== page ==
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Search Engine Interfaces: Confronting Consistent Inconsistency
By
September/October 2013 Issue

Is consistency truly the hobgoblin of little minds, as Ralph Waldo Emerson claimed in his essay, “On Self-Reliance?” The savvy searcher is more likely to expect inconsistency from search engines. Expecting inconsistency in the interface, functionality, features, and even results keeps searchers sane. Remember, too, that the exact quote is about a “foolish consistency.”

The rapid pace of change at Google and other search engines must mean that they find their own consistency foolish enough that they must constantly change it. Indeed, several search engines have recently made changes to their search interface and results presentation. The changes range from minor to a near-complete overhaul. Users are left to figure out the changes and find new ways to make search work. Apparently, search engines enjoy keeping their users guessing, as evidenced by the hundreds of tests run by Google and Bing and the major changes appearing at other search engines.

In the early days of web search engines, searchers were amazed and somewhat frustrated to discover that AltaVista, for example, would give different results for the exact same search (and this was at a time before personalization and localization took precedence). A group in a hands-on class would all run the same search on the same search engine, and students would get different results.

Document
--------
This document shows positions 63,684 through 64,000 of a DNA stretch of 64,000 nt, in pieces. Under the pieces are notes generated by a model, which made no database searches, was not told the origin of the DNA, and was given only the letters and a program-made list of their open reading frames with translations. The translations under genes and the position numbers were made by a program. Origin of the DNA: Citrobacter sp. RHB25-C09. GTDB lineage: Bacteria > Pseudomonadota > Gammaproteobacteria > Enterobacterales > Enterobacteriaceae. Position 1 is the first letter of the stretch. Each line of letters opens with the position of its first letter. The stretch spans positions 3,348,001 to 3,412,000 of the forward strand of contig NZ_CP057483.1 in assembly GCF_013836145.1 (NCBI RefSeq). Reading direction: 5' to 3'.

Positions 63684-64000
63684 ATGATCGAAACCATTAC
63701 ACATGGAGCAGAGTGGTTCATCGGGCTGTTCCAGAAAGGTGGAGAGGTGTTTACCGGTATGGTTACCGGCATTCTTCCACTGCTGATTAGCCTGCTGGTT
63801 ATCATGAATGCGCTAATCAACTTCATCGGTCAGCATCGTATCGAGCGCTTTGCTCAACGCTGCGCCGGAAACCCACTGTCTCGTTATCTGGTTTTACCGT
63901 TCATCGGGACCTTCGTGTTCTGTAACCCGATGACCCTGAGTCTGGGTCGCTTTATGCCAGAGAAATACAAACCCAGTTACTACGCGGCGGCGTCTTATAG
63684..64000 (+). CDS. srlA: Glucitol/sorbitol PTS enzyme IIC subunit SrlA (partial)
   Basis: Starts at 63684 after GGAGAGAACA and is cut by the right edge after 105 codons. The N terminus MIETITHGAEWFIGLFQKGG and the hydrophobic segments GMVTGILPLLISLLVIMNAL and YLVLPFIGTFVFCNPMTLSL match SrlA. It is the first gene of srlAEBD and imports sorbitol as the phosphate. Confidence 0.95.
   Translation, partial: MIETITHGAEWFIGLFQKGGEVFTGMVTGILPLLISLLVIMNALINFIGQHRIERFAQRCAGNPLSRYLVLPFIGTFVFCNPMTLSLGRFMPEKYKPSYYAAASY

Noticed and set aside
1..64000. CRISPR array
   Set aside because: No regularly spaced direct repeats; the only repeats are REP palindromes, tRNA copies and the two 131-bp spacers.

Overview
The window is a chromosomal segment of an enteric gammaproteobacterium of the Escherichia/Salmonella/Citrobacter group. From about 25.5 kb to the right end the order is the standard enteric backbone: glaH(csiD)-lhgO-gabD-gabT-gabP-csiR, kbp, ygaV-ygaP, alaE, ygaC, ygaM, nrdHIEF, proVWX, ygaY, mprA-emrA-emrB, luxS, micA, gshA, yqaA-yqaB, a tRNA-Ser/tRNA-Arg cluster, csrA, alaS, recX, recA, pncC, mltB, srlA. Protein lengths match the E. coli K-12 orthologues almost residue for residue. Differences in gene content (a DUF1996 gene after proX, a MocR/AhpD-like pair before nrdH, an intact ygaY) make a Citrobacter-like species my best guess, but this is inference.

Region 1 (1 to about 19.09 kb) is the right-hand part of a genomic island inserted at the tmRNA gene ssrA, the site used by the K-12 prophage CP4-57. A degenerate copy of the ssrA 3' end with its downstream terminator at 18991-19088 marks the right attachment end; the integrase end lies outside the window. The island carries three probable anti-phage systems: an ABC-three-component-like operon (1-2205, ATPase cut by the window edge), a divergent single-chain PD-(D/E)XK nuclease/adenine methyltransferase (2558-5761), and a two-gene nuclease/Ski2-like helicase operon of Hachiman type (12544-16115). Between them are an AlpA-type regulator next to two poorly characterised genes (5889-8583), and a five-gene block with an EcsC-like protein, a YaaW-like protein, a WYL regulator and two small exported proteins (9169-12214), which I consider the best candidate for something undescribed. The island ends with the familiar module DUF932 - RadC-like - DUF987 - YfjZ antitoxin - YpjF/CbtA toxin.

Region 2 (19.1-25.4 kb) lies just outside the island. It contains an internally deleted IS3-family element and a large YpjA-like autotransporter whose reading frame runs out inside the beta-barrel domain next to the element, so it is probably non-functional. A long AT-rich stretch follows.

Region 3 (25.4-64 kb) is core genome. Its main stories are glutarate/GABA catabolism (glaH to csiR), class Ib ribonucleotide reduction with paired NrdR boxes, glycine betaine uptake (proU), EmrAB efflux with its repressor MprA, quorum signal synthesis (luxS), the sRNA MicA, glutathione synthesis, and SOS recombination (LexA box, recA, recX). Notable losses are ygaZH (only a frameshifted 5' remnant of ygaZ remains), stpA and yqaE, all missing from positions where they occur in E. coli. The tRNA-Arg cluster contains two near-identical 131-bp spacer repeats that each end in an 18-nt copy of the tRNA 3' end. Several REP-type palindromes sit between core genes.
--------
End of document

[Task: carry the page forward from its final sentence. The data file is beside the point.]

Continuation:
Big Data Encourages Experimentation

Fast-forward to 2013, and the differences in results are far more noticeable. Such a large number of searches occur on both Google and Bing that it becomes very easy for them to run experiments on all sorts of aspects of the search interface, search results, ranking, ads, and design. With millions of searches per day, a search engine can quickly gather Big Data about differences in searcher behavior. The companies can run an A/B test to analyze searcher responses to a change and then use that data in the decision process.

In the past year, both search companies have mentioned how frequently they run such experiments. In October 2012, Google’s chief economist Hal Varian mentioned that Google searchers may see a dozen or more experiments on any search (searchengineland.com/just-testing-google-searchers-may-see-up-to-a-dozen-experiments-141570; Varian’s quote occurs 26 minutes into a video recording of the talk). Many of these experiments are so minor that most searchers will not notice any difference. It could be a few pixels difference in spacing within a result, the color of a link, or the arrangement of ads. Or it could be a more significant change to the relevance ranking or placement of results on the page.

The Bing Search Blog describes a very similar process in a June 2013 posting (bing.com/blogs/site_blogs/b/search/archive/2013/06/20/boards.aspx). “On any given day, Bing runs hundreds of experiments that help us improve the search experience. Most are nearly invisible, ranging from small tweaks to the search ?algorithm, to changes in our ad selection, to optimizations in the color, size, and placement of features.”